An exciting woman. The personality of the writer overwhelmed by the fame of a pop star drags her to the end.

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The endless existence of the Chinese writer Sanmao, a figure of popular culture in her country, much more unknown in Spain although she developed a fundamental part of her life here, has many probable films within. Marta Arribas and Ana Pérez de la Fuente, experienced documentary filmmakers, have chosen one in their specialty, but away from the usual mold. Sanmao: The Bride of the Desert, fascinating because of the edges of its protagonist, and very particular because of the narrative formula chosen, is composed of multiple formats: family films in super 8 mm; archive images of the places and times where he wrote, breathed and loved; personal photographs; animations; recorded telephone messages; songs; paintings and drawings; Oriental films, one of them very special, the Hong Kong Red Dust (Ho Yim, 1990), since the scriptwriter was the writer herself; excerpts from his stories and narratives; voice-over by actress Lucía Jiménez; interviews with friends and family, and images almost close to video creation.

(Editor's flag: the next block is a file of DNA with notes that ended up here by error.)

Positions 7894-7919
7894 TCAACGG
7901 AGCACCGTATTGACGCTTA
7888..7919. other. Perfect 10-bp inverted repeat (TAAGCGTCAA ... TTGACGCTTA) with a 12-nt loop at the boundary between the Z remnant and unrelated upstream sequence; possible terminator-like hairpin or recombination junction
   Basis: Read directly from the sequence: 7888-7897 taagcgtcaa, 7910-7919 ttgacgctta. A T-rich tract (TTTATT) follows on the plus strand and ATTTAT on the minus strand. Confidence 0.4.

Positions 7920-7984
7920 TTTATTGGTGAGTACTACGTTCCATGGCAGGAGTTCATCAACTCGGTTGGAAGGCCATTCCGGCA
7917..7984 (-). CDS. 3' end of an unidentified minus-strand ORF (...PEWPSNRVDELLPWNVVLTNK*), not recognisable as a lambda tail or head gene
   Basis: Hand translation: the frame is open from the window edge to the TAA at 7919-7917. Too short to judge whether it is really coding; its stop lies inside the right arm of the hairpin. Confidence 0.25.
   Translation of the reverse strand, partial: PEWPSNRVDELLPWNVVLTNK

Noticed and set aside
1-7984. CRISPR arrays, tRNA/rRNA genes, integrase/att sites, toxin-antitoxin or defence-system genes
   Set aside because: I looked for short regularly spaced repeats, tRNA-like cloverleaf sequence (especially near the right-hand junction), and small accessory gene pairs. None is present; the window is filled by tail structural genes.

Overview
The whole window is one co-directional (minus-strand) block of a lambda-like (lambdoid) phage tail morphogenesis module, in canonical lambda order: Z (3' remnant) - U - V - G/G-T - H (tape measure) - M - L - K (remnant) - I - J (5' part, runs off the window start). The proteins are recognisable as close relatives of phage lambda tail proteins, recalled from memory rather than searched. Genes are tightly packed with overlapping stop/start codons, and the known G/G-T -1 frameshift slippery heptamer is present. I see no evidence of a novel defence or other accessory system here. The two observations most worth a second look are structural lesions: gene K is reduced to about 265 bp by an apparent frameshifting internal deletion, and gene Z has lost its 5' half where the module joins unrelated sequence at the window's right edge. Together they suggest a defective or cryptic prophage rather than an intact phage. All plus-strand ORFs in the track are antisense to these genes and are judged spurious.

The enormous work of writing and editing the film by Arribas y De la Fuente ends up shaping a story that comes and goes, from China to Taiwan, from the Sahara to Madrid, from the Canary Islands to South America, with more calm than difficulty and with the naturalness of the stories that, for many leaps in space and time, have a fascinating creature that guides them. Sanmao, a free, modern and independent woman, sensitive and romantic, with mental problems, suicidal tendencies and a terrible attraction to self-mutilation, is the author of Diarios del Sahara, a late publication in Spain, but a bestseller in China since the years 70, a kind of lyric self-fiction related, above all, to his days of love (and death) with the Spanish diver José María Quero.

It is possible that some of the animations do not quite fit into the whole and that, taking the idea of ​​introducing the statements of the interviewees only with sound-overs and not in the form of a talking head, when they arrive, even if they are just a handful, give the impression that they might have been removed. However, the personality of the writer overwhelmed by the fame of a pop star drags her to the end. The temperament of a woman who turned the romantic dream of a life into a constant challenge.